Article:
Recapping the 2020 MLB Rule Changes


(AP Photo/Adam Hunger)

Connor Easterday

As the Los Angeles Dodgers make their way home after a 4-2 series victory over the Tampa Bay Rays in the World Series, the 2020 MLB season has miraculously come to a close. From the heated negotiations back before the season even started to the last at-bat in the final game, there has been ongoing confusion, worrying, and bickering from the players, league officials, and fans alike. Many people thought that we’d never see this day, yet here we are. Well now that we’ve made it, it’s important we have a bit of a referendum on the imperfect, COVID-tailored season that we just witnessed.

Prior to the start of the season, MLB commissioner, Rob Manfred, instituted a take-it-or-leave-it proposal that would shake up much of what we’re used to seeing from this league. There were a number of rule changes altering how the game could be played, along with longer term adjustments that affect how managers can run their teams. Some of them were popular, and will likely be carried over into the 2021 season. Others were opposed by fans and will likely never be seen again. And some were merely established because of the COVID-19 pandemic. We’re going to examine each one and truly analyze this wild, wonky, unexpected ride we were just taken on.

First and foremost, the obvious altercation to this past season was the length. An ordinary MLB season would last seven months, beginning in March and extending through October. This year, however, was only three months. Because the season began so late, teams only played 60 games opposed to the standard 162. This is a one-time thing and will not be repeated.

Other rule changes, such as the universal DH, were more popular. The DH, or designated hitter, rule allows teams to use another player to bat in place of the pitcher, despite not ever taking the field on defense. The rule has one exception which is that it’s only used in the American League, not the National League. Reasons for this goes back to the early-1970’s. What’s important is that for the first time ever, this season, the National League used designated hitters. Many baseball lifers have opposed the idea of a universal DH, mostly because of historical reasons. However, the trial run this past season was met with much praise. Fans have always argued over whether or not the rule makes sense, but now that it’s actually been played out in a season format, there seems to be a decent chance that it has stuck and will remain with the MLB through next season at least.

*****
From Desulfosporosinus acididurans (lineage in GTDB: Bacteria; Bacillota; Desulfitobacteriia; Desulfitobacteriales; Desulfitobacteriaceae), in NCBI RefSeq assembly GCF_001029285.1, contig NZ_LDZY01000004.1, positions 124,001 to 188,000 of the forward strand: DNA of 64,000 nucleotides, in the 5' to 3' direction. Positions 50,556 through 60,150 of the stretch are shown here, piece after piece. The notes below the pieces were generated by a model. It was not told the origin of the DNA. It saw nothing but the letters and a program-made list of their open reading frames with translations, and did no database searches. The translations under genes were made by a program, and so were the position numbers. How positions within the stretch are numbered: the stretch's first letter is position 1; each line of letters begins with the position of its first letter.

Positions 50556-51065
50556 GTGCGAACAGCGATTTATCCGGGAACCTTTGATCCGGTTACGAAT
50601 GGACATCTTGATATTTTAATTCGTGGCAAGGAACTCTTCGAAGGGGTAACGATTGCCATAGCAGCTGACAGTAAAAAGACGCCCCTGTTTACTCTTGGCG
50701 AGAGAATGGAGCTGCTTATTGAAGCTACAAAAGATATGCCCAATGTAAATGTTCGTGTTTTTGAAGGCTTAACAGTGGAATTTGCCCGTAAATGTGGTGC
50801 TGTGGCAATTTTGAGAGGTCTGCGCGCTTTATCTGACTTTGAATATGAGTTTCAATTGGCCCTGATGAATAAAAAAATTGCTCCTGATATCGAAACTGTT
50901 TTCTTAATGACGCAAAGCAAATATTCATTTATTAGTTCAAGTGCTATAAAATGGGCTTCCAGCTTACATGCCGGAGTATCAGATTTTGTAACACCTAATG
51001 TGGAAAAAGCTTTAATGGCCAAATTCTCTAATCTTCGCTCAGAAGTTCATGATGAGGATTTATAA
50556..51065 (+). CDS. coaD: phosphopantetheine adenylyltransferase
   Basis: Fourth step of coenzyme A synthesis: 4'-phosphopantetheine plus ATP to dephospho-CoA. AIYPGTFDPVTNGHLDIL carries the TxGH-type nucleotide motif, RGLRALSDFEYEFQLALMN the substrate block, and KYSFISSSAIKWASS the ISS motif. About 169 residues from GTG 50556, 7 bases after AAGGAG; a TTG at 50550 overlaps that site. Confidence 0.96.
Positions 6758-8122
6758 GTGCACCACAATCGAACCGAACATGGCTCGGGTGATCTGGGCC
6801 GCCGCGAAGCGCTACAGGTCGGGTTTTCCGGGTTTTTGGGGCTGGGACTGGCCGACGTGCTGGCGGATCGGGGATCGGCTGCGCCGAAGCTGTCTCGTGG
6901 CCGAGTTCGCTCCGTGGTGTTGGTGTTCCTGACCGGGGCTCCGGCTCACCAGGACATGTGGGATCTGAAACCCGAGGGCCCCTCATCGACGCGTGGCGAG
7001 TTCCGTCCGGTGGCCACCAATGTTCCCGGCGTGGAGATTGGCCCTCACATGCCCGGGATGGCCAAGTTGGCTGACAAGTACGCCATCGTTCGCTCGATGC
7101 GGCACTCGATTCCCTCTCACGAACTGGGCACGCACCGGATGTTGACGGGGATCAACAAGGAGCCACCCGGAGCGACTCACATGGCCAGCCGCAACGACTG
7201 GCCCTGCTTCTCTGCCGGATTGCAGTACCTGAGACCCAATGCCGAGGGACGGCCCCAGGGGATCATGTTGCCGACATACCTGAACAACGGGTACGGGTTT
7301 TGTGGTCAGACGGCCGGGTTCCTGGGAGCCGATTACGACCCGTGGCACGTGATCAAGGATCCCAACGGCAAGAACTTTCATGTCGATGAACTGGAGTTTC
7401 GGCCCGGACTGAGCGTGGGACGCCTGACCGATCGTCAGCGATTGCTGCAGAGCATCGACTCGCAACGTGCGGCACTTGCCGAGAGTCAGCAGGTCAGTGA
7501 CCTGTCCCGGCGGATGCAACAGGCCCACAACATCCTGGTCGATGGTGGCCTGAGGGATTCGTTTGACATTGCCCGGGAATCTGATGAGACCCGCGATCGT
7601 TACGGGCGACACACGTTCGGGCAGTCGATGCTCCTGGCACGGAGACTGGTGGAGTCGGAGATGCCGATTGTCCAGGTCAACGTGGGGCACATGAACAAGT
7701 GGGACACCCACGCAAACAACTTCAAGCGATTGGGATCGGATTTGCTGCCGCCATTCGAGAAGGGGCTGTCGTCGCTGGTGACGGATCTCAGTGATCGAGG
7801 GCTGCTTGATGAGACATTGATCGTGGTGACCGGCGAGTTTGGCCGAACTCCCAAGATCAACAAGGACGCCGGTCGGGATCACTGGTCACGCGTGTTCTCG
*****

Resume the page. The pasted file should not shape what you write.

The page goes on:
Another rule change that has been popular is the expanded playoff format. Normally, the postseason includes ten teams and opens with one sudden-death wild card game in each league. The format extends through four rounds. For the 2020 season, there remained four rounds. However, 16 teams were included, and instead of a round featuring the wild card game, every team played a best of three series to move on. Detractors argue that, much like in the NBA, 16 out of 30 teams is too much of the league, includes teams with losing records, and will make the playoffs less competitive. Proponents of the format prefer the opening round gauntlet with eight concurring best of three series opposed to the two wild card games. There is much disagreement over whether this new format will carry over to 2021, however it seems to go over with fans pretty well, and will definitely be discussed.

There were also some less obvious rule changes such as the three-batter minimum rule, which requires a pitcher to face a minimum of three batters or pitch to the end of a half-inning. This along with others such as the extra inning rule and seven-inning doubleheaders were all met with mixed reviews. Overall, the season as a whole was a bumpy road with ups and downs. There were moments of doubt and fear that the whole thing could come crashing down. The fact that it didn’t is a success in it of itself. From now until next season, there will be plenty of quarreling and bickering over all of the rules I’ve mentioned and more. However, it’s important to remember that we’re lucky just to have gotten a season at all.